The Grower as Researcher: Making a Case for On-Farm Experiments
While we are closing in on another growing season, I wish to encourage growers to put this question somewhere on their long checklist of things to do this season, “Are there any specific areas of my growing operation that warrant the time to conduct on-farm research?”
Many farmers engage in on-farm experiments as part of their operational activities each season, but there are many who do not.
Last January, during Ag Connect Expo 2011 held in Atlanta, precision agriculture advocate Harold Reetz, of Reetz Agronomics, presented the topic, “Implementing an On-Farm Research Program.” According to Reetz, “Every farmer ought to have an area set aside where he’s testing new things under his specific management conditions. We have a lot of new equipment, new products, new varieties that are coming online, and as we get to site-specific management and fine-tuning the management on your farm, you really have to evaluate each of those things on your farm under your local conditions to see if it fits and will improve your profits or your environmental impact.”
Michele Konschuh, a potato research scientist at Alberta Agriculture and Rural Development, says government-funded research is decreasing because there are fewer researchers and funding is tight. Because government-sponsored research is decreasing there is more need to test new technologies and products through on-farm research programs.
According to Konschuh, a recent report by the Canadian Agri-Food Policy Institute entitled “Canada’s Agri-Food Destination” states that government’s total expenditure on R&D (including agriculture) has fallen from 35 per cent to nine per cent since the 1970s, relative to all R&D funding in Canada. And after years of growth, business R&D has declined steadily by eight per cent since 2001.
This decline, in itself, should be enough reason for growers to seriously invest in the necessary know-how to engage in their own on-farm research activities. These activities can then be geared towards an understanding of cultivation issues as they apply to the grower’s specific and unique farming environment.
“The decreasing number of research scientists in agriculture and some provincial governments is a trend that will not change in future. Farmers must conduct their own research to generate credible local data. Otherwise, they are relying on data from locations that may have quite different growing conditions and soil types,” says Robert Coffin, an agronomist, researcher, independent consultant and private breeder based on Prince Edward Island.
On-farm research can’t replace the work done by professional researchers in various specialty fields. Farmers are not in the business of conducting research at this level, and most farmers are not trained to do so. But, with help and guidance, farmers can—and should—conduct trials and experiments on their own farms to verify the findings of scientists on certain crop-related issues, as they apply to their own farming environments. In some cases, farmers might discover novel solutions. They may even come to different conclusions. On-farm research activities should focus on issues likely to lead to information that will support farm decisions in areas where the farm manager is prepared to explore agronomic alternatives.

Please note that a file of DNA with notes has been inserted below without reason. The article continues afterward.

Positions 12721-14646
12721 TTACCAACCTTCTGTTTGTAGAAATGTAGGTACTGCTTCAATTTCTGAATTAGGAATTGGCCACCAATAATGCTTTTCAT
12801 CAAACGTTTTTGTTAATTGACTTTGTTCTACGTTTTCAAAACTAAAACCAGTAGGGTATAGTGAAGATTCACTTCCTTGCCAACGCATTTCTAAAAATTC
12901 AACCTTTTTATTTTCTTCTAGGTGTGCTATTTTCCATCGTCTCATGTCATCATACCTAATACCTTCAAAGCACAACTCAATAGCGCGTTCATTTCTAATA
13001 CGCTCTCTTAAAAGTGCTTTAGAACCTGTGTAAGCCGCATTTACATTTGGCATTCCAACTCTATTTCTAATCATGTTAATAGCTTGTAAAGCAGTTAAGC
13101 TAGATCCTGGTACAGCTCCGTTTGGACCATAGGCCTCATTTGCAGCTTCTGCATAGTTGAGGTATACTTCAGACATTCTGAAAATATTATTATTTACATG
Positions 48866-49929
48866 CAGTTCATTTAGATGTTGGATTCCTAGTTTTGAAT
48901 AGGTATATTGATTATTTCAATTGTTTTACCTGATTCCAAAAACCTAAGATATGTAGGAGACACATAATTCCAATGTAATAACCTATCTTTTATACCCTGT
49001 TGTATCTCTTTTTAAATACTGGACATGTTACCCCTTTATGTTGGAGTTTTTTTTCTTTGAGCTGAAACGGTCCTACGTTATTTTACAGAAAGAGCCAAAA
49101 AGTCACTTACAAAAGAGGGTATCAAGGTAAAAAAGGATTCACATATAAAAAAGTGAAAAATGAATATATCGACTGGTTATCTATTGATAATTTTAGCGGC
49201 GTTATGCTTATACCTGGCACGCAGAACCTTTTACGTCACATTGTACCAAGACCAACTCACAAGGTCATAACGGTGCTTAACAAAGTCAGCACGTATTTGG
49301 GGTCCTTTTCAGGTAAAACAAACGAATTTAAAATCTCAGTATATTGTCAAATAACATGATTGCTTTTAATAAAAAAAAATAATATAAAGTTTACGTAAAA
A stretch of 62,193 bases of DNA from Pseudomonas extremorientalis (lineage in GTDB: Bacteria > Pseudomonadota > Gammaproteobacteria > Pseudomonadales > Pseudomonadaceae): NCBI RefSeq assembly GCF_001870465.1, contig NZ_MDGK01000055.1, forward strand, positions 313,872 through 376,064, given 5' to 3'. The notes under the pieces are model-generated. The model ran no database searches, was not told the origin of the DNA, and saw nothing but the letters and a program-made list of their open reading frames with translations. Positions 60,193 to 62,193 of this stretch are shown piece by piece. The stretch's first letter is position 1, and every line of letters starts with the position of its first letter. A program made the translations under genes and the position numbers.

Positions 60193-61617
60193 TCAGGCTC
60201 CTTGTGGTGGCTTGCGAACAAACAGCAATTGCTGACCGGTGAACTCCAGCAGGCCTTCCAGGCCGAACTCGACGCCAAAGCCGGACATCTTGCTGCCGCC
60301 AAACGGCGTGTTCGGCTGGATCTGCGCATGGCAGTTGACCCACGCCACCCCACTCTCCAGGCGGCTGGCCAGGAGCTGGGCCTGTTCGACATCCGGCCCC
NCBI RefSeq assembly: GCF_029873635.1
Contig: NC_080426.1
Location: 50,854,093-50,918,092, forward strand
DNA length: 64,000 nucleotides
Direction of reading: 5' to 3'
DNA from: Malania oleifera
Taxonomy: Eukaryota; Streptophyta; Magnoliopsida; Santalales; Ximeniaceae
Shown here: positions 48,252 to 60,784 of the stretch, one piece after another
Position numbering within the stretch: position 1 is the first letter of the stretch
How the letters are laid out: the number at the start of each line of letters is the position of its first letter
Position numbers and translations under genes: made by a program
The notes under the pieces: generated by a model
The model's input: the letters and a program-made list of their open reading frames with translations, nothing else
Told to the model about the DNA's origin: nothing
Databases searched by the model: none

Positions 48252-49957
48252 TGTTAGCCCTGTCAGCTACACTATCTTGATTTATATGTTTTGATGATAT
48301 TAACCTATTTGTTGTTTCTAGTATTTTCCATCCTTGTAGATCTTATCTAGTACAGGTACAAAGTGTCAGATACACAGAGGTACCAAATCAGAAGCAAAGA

Start with a Question
What, then, lies at the heart of on-farm research? First, it is worth noting that all research starts with a question. Research can broadly be defined as the asking of a question, and the subsequent search for answers. Simplistic as this definition may be, it is the essence of what research is all about.
From this perspective, all farmers can, to some extent, be seen as “researchers” in their own way. To be a potato grower is to be constantly confronted with issues and situations that prompt questions and beg for answers. For example, should this piece of land be planted with potatoes this year? Which variety choices should be made? Why is the crop not bulking up on time? What is the reason for the upsurge in weed infestation this season? Does it make sense to apply a different fertilizer formulation? The list is never ending …
Farmers often turn to specialists, other growers, crop consultants, product representatives, and others to find answers to their crop- and cultivation-related questions. Often these are the only sources for sensible answers to questions on the performance of crop-related products, varieties, equipment, and so forth. But I want to make a case for more on-farm, hands-on research by growers themselves.
As the age-old saying goes, there are “tricks to every trade.” For advice on conducting on-farm research for growers, I turned to several Canadian potato researchers and extension specialists.
Define the Objective